(Ed. note: Idrees was part of Houston's hosted blogger panel with Astros president Reid Ryan, general manager Jeff Luhnow and manager Bo Porter. Here is a summary of that panel, complete with Idrees' thoughts)
I very much enjoyed the Q&A sessions, and walked away very impressed with all three gentlemen. Here my thoughts and impressions for each individual session:
He started out by discussing the Community Leaders' sign first. He said it was an "awkward situation", as the program itself is very worthy and valuable for the community, but the original placement of the sign blocked the train, and "the train is us, it is our slide in Milwaukee." Therefore they went back to the donors and they were all receptive to placing the signs elsewhere.
Next up was the roof. He said that they did a lot of research with the analytics team, which I found most intriguing. He said that they are already in the process of submitting a proposal to MLB. Some of the criteria he specifically mentioned was the roof would be open on nights with no chance of rain, where it is expected to be 88 degrees or less, would meet a wind threshold (did not give a specific wind speed). He suspected and estimated the roof to be open for 30-40 games, with additional times where the roof is open after the 6th inning.
Then he briefly discussed the TV situation. He said that the next February court hearing will basically provide 2 outcomes, each vastly different from the other. He said the judge can either throw the case out, and the Astros would have their rights back to negotiate with anyone, or the judge can decide to proceed with the bankruptcy, and all parties would have to go through that process.
Next up was Spring Training. He said that we can stay at Kissimmee until 2016. They've looked into other areas in Florida (one being close to Jim Crane's club), that 2-team facilities make a lot of sense (provide flexibility and opportunities to get more practice in), and that if staying in Florida doesn't seem plausible, they can always looking into Arizona. He said they have about a year to decide, so they will look into all possible options.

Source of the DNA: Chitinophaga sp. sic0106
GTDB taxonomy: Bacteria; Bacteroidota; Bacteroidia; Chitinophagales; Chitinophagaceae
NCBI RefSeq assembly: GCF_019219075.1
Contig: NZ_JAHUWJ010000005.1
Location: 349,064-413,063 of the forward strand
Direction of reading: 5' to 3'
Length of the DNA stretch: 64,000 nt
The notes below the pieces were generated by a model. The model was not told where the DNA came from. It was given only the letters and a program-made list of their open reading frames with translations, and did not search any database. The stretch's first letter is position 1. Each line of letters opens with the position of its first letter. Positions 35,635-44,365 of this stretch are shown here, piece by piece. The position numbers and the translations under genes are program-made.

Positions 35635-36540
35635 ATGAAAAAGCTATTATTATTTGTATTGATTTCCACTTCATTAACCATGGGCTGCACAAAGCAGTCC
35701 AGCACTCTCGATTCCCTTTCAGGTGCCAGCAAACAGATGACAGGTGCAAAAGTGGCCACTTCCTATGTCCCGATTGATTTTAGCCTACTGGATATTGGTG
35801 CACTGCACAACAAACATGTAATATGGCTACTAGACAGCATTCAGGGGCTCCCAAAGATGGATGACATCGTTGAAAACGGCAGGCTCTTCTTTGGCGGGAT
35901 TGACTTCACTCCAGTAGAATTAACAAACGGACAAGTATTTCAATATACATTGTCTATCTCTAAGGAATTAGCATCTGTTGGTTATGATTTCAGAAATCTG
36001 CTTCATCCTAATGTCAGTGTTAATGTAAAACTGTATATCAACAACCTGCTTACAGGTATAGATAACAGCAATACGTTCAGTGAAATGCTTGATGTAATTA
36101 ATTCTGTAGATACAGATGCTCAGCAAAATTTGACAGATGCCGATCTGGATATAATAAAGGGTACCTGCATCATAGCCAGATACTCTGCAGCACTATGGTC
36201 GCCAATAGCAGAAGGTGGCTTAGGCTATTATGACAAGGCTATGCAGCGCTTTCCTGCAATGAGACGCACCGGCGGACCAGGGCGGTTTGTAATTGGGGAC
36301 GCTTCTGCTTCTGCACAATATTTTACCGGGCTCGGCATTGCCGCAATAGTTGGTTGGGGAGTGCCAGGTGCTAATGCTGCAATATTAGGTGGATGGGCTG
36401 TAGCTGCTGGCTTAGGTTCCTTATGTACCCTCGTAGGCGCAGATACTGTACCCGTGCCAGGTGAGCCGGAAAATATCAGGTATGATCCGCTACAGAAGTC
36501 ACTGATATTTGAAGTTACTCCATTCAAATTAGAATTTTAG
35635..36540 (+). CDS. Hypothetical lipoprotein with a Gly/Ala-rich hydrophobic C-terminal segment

Then he delved into our offseason plan a little. He said that they looked for two types of free agents; either a guy that would be here long-term (i.e. Abreu and Tanaka), or stop-gap veterans (i.e. the bullpen pieces we added). He specifically mentioned Anthony Bass as a "quality reliever," so that probably puts to rest our speculation that he could be a rotation arm. He said that the Fowler trade was exciting. He also named Grossman to be in LF, which I found surprising, and after going through the lineup, said that the only questions that really remain is who will be playing 1B and RF.
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Tal's Hill was next on the agenda. He said this is a very divisive issue, and they have actually polled the fans, and the results are just about 50/50. Regardless if they keep the hill or not, he does feel that the whole centerfield area is not fully utilized. There is "un-utilized real estate" in center that they can do some interesting things with. Personally I feel they will try and get additional seating there, which would provide premium seats with a great view.